One thing that anyone reading any piece of literature should keep in mind, is that the entire piece needs to be read and not just have one sentence or section pulled out of context and examined alone. Scholars look at the entire piece to get a better understanding. Because of the questioning of the Pauline writings, let us focus on the rest of scripture instead to see if there really is a conflict. We’ll look at the entire Bible as a whole with minimal focus on Paul’s writings.
In Luke 7 there is an account of a Roman officer who had a servant that was very ill. He had heard of Jesus’ miracles and looked to Him for healing. This man was not a Jew yet He turned to Jesus for a miracle. There is no statement that the Roman should become Jewish first or that he had to go through any hoops whatsoever. Jesus sees the man’s faith and heals. There is no comment made about the man’s religion or heritage. His faith alone was enough for Jesus to respond.
Another example is when a Canaanite woman approached Jesus begging Him to heal her child that was possessed by demons. This account located in Matthew 15 quotes Jesus as saying, “I was sent only to the lost sheep of Israel.” Did this mean that only a Jew can be saved through Jesus? The woman continued to plead and in the end Jesus answered her requested because she showed such faith. This woman who was not Jewish and does not appear to ever become Jewish was blessed by God and recognized for her strong faith.
Another time that Jesus ministered to a Gentile was when He encountered the woman at the well. She was a Samaritan which means that she had some Jewish blood in her. She was considered unclean and not pure so therefore not accepted in Jewish worship. Jesus ministers to her despite this and the fact that she was living an immoral life. Jesus tells her, “Believe me, woman, a time is coming when you will worship the Father neither on this mountain nor in Jerusalem. You Samaritans worship what you do not know; we worship what we do know, for salvation is from the Jews.” These words do not say that it is only for the Jews. It was to be from the Jews.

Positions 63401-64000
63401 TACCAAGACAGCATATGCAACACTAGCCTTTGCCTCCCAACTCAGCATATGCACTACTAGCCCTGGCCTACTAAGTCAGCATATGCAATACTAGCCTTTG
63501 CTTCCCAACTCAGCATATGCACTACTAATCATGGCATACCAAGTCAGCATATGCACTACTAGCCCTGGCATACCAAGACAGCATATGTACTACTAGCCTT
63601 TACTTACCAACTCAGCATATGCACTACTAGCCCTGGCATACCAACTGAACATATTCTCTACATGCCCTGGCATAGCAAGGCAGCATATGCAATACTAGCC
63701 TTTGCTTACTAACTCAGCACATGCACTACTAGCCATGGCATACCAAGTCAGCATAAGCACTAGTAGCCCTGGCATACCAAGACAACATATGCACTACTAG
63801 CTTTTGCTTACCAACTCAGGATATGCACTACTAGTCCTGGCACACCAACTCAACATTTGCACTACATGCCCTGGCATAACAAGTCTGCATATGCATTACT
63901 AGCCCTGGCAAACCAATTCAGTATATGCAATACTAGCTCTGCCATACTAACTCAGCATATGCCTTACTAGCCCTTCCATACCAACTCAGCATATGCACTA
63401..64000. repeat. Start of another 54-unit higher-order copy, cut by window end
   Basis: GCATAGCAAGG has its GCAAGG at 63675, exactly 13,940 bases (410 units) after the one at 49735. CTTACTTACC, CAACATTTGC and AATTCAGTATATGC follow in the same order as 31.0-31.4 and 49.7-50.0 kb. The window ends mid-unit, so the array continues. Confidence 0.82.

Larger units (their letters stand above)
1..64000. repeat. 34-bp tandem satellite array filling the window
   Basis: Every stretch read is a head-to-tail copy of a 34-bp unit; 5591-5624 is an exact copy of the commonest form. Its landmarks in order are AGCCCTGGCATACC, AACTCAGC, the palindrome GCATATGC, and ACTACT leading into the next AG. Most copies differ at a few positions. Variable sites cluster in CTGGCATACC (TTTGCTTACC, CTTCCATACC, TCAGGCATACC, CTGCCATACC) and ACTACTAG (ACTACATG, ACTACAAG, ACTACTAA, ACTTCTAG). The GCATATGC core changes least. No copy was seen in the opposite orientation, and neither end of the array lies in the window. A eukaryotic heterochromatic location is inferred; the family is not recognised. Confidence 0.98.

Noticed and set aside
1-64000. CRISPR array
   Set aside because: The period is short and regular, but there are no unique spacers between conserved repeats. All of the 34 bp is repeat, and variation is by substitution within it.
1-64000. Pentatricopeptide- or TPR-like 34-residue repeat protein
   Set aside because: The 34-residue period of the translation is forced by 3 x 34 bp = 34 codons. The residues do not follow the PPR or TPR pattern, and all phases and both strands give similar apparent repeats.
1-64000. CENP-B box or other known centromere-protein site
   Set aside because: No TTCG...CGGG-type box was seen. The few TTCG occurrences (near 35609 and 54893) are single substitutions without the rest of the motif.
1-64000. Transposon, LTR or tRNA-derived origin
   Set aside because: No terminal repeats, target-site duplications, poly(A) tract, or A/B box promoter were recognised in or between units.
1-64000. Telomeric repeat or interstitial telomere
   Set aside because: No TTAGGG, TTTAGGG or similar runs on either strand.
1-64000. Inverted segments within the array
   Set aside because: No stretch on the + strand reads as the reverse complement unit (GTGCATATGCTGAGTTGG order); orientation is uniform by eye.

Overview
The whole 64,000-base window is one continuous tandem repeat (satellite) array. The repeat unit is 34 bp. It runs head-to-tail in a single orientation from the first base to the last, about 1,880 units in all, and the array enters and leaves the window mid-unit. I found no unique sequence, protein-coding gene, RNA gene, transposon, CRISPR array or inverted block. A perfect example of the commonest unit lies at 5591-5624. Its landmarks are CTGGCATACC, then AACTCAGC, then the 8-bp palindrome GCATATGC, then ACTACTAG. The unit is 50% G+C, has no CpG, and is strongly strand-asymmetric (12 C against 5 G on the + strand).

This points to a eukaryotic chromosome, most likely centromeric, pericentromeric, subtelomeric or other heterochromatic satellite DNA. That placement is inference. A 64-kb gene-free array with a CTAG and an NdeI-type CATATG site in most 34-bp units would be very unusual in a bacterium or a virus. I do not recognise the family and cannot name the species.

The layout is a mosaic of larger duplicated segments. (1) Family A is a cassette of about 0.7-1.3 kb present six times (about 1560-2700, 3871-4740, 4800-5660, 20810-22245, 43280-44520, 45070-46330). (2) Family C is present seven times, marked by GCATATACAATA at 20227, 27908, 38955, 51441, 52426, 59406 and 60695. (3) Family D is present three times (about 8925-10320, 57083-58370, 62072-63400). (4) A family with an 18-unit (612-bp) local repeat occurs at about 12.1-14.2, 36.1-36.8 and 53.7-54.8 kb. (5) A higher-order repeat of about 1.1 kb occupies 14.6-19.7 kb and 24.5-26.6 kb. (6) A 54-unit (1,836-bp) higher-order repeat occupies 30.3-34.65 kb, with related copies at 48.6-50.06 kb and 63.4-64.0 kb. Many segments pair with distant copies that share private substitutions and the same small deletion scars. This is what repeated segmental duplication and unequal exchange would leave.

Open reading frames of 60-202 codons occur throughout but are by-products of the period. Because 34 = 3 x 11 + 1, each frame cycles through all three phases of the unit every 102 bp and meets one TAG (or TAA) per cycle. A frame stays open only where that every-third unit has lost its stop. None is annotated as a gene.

When the Bible is taken as a whole, deep study reveals that the message was never meant only for the Jews. Isaiah 57:7 says that “for my house will be called a house of prayer for all nations.” In Isaiah 42:6 it says, “I will keep you and will make you to be a covenant for the people and a light for the Gentiles.” While God choose the Jewish nation as His chosen people, never did He turn away those from other cultures that accepted Him. Ruth and Rahab were of Gentile descent and they are listed in the genealogy of Jesus. One could argue that they accepted the Jewish faith which is accurate. They did. But when Jesus physically arrived, He came as a Jew, practiced life as a Jew, and worshiped as a Jew. Does this mean all have to become Jewish? According to Isaiah, the Jews were to be the light to the world. They were to tell others about God and have them bow down before Him. There was a strategic plan for all of this.